Muscle ring finger 1 mediates cardiac atrophy in vivo

Monte S. Willis, Mauricio Rojas, Luge Li, Craig H. Selzman, Ru Hang Tang, William E. Stansfield, Jessica E. Rodriguez, David J. Glass, Cam Patterson

Research output: Contribution to journalArticle

72 Scopus citations

Abstract

Pathological cardiac hypertrophy, induced by various etiologies such as high blood pressure and aortic stenosis, develops in response to increased afterload and represents a common intermediary in the development of heart failure. Understandably then, the reversal of pathological cardiac hypertrophy is associated with a significant reduction in cardiovascular event risk and represents an important, yet underdeveloped, target of therapeutic research. Recently, we determined that muscle ring finger-1 (MuRF1), a muscle-specific protein, inhibits the development of experimentally induced pathological; cardiac hypertrophy. We now demonstrate that therapeutic cardiac atrophy induced in patients after left ventricular assist device placement is associated with an increase in cardiac MuRF1 expression. This prompted us to investigate the role of MuRF1 in two independent mouse models of cardiac atrophy: 1) cardiac hypertrophy regression after reversal of transaortic constriction (TAC) reversal and 2) dexamethasone-induced atrophy. Using echocardiographic, histological, and gene expression analyses, we found that upon TAC release, cardiac mass and cardiomyocyte cross-sectional areas in MuRF1 -/-mice decreased ∼70% less than in wild type mice in the 4 wk after release. This was in striking contrast to wild-type mice, who returned to baseline cardiac mass and cardiomyocyte size within 4 days of TAC release. Despite these differences in atrophic remodeling, the transcriptional activation of cardiac hypertrophy measured by β-myosin heavy chain, smooth muscle actin, and brain natriuretic peptide was attenuated similarly in both MuRF1 -/- and wild-type hearts after TAC release. In the second model, MuRF1 -/-mice also displayed resistance to dexamethasone-induced cardiac atrophy, as determined by echocardiographic analysis. This study demonstrates, for the first time, that MuRF1 is essential for cardiac atrophy in vivo, both in the setting of therapeutic regression of cardiac hypertrophy and dexamethasone-induced atrophy.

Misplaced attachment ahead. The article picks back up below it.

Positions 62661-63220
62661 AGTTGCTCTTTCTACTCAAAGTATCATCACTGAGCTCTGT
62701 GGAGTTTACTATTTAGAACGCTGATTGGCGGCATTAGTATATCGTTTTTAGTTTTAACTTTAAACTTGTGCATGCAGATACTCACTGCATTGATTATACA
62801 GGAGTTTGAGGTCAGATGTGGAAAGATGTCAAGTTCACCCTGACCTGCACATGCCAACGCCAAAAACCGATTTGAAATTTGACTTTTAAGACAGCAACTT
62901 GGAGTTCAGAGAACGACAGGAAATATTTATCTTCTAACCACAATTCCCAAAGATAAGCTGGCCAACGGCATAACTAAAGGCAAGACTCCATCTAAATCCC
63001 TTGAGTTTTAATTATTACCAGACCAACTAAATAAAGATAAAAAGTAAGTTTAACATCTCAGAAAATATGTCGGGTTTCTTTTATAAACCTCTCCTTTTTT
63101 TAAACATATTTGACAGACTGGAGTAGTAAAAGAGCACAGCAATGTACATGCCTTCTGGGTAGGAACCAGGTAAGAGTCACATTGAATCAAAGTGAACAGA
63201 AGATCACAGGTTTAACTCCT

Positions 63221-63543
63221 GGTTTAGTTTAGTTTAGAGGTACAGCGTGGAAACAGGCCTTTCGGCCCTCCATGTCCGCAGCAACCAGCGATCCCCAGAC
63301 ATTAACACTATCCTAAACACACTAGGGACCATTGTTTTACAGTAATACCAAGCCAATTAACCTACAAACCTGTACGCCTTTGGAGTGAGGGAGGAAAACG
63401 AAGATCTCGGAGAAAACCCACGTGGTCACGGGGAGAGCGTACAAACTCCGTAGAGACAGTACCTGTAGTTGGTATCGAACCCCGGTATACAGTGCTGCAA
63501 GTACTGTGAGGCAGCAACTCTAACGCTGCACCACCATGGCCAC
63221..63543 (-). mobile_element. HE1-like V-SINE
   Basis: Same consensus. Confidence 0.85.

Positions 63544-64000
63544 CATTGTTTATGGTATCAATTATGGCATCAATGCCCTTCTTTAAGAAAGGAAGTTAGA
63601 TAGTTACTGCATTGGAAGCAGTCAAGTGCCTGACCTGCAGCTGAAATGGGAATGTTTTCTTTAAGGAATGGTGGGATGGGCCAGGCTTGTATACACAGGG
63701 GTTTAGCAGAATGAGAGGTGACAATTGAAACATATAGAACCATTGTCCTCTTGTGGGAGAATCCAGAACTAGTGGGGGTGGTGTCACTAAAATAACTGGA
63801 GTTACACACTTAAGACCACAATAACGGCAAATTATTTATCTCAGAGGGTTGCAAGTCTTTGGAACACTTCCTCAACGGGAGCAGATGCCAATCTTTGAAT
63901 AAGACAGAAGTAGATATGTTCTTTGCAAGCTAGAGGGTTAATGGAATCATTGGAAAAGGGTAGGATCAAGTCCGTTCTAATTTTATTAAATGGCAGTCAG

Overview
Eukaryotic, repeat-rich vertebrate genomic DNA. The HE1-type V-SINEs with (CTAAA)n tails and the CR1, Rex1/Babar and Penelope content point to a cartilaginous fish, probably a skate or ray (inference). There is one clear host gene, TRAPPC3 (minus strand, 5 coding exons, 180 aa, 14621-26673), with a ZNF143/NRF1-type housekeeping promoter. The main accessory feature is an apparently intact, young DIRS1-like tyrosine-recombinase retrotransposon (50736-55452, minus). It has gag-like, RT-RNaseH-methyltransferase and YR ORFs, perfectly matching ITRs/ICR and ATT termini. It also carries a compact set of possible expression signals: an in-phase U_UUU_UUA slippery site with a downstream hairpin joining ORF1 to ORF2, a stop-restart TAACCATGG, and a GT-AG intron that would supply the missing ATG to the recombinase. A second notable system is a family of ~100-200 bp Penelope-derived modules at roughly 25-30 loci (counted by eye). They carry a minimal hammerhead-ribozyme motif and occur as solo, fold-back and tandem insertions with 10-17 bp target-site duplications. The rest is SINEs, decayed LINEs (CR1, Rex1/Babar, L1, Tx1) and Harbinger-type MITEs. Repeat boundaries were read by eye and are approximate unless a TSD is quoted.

Original languageEnglish (US)
Pages (from-to)H997-H1006
JournalAmerican Journal of Physiology - Heart and Circulatory Physiology
Volume296
Issue number4
DOIs
StatePublished - Apr 2009

Keywords

  • Cardiac atrophy
  • Cardiac hypertrophy
  • Left ventricular assist device
  • Ubiquitin ligase

ASJC Scopus subject areas

  • Physiology
  • Cardiology and Cardiovascular Medicine
  • Physiology (medical)

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    Willis, M. S., Rojas, M., Li, L., Selzman, C. H., Tang, R. H., Stansfield, W. E., Rodriguez, J. E., Glass, D. J., & Patterson, C. (2009). Muscle ring finger 1 mediates cardiac atrophy in vivo. American Journal of Physiology - Heart and Circulatory Physiology, 296(4), H997-H1006. https://doi.org/10.1152/ajpheart.00660.2008